CSS3

All posts tagged CSS3

After a good conference, badges are kind of like medals or trophies

Badges? We do need some stinkin’ badges. Gracias!

HTML5 is here in full swing. With portions of CSS3 reaching recommendation candidate status and ES6 coming, it is critical for web developers to continue to learn not only the new technologies, but also current best practices. Because I try to do the right thing, I went to the HTML5 Developer’s Conference in SF. My Editor was in town and we ended up meeting and while I was enthusiastically telling him about it, he asked me if I would write up an article for DiceNews about what I found.

That would be great, I said. So, I pounded out a quick one the next day. You can read the article by clicking this link http://news.dice.com/2013/04/15/lessons-learned-at-html5-dev/if you so desire.

Feel free to comment here or there. But please forgive my generalizations. I know people are making full use of animations, and other modern features, but many more are not. And yes, I realize sometimes a page refresh is desired too. With that said, enjoy.

CSS3 animations & less layout headaches are pretty slick, but I’m not going to bother supporting MS browser quirks. I’ll wait for them to catch up. The person it matters to only cares about iPad compatibility (He uses Win7, but only FireFox). Mozilla browsers benefit from being closer to standards compliant though and the CSS property names are almost identical to webkit and the proposed standard. I’ll pop up the standard “Upgrade your browser to a web standards compliant one” with links to FF, Safari, Chrome, etc. considering Opera & others.

IE isn’t even on my radar anyway because no one I know uses it, and every time I have encountered it in the last year is when someone uses it to download one of the other browsers. I see more MacBooks and MacBook Pros and iPad at various coffee shops now than Windows Notebooks or Netbooks. It is clear that the tide has turned, but the business sector hasn’t realized it yet. About 5 years ago, after I got my 3rd Mac Laptop, I started working at coffee shops because I can get more done than anywhere else. (No one wants to interrupt the guy in black with headphones on furiously pounding away at the keyboard faster than they can and is always waiting for his computer to catch up to him.

Odd that none of CSS3 is finalized yet. It works great when it works though. I do wish there were better ways to see precedence of style definitions without uploading and without counting element, class and id priorities. Luckily Safari’s Develop Menu is extremely helpful at tracking down the ordering.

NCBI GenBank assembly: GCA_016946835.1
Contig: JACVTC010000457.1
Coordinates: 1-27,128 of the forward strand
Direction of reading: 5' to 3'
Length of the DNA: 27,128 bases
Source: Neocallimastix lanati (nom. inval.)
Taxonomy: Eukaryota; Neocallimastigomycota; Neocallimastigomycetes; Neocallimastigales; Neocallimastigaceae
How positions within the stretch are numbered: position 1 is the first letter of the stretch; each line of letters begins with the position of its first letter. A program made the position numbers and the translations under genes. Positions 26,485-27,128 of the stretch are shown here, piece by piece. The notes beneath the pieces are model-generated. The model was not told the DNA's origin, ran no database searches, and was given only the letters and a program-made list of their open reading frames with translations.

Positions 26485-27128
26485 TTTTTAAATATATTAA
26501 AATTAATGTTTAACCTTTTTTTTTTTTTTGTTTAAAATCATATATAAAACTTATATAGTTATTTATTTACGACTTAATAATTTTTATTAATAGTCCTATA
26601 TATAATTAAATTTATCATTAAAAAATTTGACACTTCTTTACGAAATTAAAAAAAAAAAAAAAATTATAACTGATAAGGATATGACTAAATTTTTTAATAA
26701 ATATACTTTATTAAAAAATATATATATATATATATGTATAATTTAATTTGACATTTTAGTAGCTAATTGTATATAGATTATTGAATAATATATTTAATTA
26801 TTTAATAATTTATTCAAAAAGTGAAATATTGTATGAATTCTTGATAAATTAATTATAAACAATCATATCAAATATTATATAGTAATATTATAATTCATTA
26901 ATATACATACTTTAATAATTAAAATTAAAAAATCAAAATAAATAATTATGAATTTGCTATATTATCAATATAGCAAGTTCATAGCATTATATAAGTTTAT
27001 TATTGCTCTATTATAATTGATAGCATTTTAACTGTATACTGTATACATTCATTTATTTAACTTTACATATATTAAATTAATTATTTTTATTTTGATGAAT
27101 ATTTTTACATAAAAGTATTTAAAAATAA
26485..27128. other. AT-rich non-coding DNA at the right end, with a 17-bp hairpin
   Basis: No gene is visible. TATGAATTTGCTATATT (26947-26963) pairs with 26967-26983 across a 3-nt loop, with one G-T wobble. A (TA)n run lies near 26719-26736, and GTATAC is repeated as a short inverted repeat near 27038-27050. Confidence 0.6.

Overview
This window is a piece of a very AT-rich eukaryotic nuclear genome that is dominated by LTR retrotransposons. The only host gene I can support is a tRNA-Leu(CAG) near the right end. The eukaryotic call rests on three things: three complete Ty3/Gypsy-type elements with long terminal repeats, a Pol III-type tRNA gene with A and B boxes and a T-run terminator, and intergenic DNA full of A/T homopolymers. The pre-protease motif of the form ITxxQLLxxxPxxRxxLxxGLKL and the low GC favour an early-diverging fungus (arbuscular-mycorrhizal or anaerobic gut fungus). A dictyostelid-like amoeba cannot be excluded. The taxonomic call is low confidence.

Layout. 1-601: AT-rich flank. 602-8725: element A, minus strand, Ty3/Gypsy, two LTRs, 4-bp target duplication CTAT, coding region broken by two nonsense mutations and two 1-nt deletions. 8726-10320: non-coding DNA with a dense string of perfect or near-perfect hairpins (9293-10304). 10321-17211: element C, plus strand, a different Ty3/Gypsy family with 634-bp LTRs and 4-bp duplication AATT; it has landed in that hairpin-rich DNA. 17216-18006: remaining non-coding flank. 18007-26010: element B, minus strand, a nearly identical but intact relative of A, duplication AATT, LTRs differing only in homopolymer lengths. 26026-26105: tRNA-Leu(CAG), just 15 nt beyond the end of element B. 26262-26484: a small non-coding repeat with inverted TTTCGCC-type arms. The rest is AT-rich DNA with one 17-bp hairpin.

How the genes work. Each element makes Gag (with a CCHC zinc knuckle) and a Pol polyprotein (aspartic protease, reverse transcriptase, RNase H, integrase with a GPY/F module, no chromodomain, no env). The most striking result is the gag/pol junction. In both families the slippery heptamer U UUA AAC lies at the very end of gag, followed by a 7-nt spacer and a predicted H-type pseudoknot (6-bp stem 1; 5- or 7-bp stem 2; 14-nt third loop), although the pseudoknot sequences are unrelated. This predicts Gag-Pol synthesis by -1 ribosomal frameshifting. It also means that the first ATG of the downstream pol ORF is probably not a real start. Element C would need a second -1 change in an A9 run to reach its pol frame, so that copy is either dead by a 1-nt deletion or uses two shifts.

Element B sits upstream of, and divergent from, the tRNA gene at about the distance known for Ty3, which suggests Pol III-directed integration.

I just wish Coda, my Web Development program of choice, was updated with things like code folding, CSS3 compatibility and AJAX help.

I’ve found a ton of useful links in learning the newer (but still not finalized) CSS3, but the most helpful documentation is the actual W3C Working Drafts because they go into the “why” you want to do things this way and considerations others have noted in red which is pretty interesting. However, when it comes to drop down menus and the like I’ve have found very few guides that explain the syntax and reasoning while explaining the techniques.

I am really looking forward to CSS3’s grid module, but the box module is no slouch either, and using it is disgustingly easy. It works the way I wish bock elements did. If the browser makers all decided to support this stuff fully, post-haste, we could see web sites require a lot less time to do UI design and refaces.

I had more, but it is worthy of its own post…

I have been silent since about the beginning of the year thanks to an old project that is restarting and being revamped (and hopefully finished). So, the focus the next month will be doing that. I’ve intensified my efforts at learning more AJAX and refining both my PHP and MySQL abilities. As I continue to work on one project I find myself using more and more advanced techniques that I simply didn’t use very much before.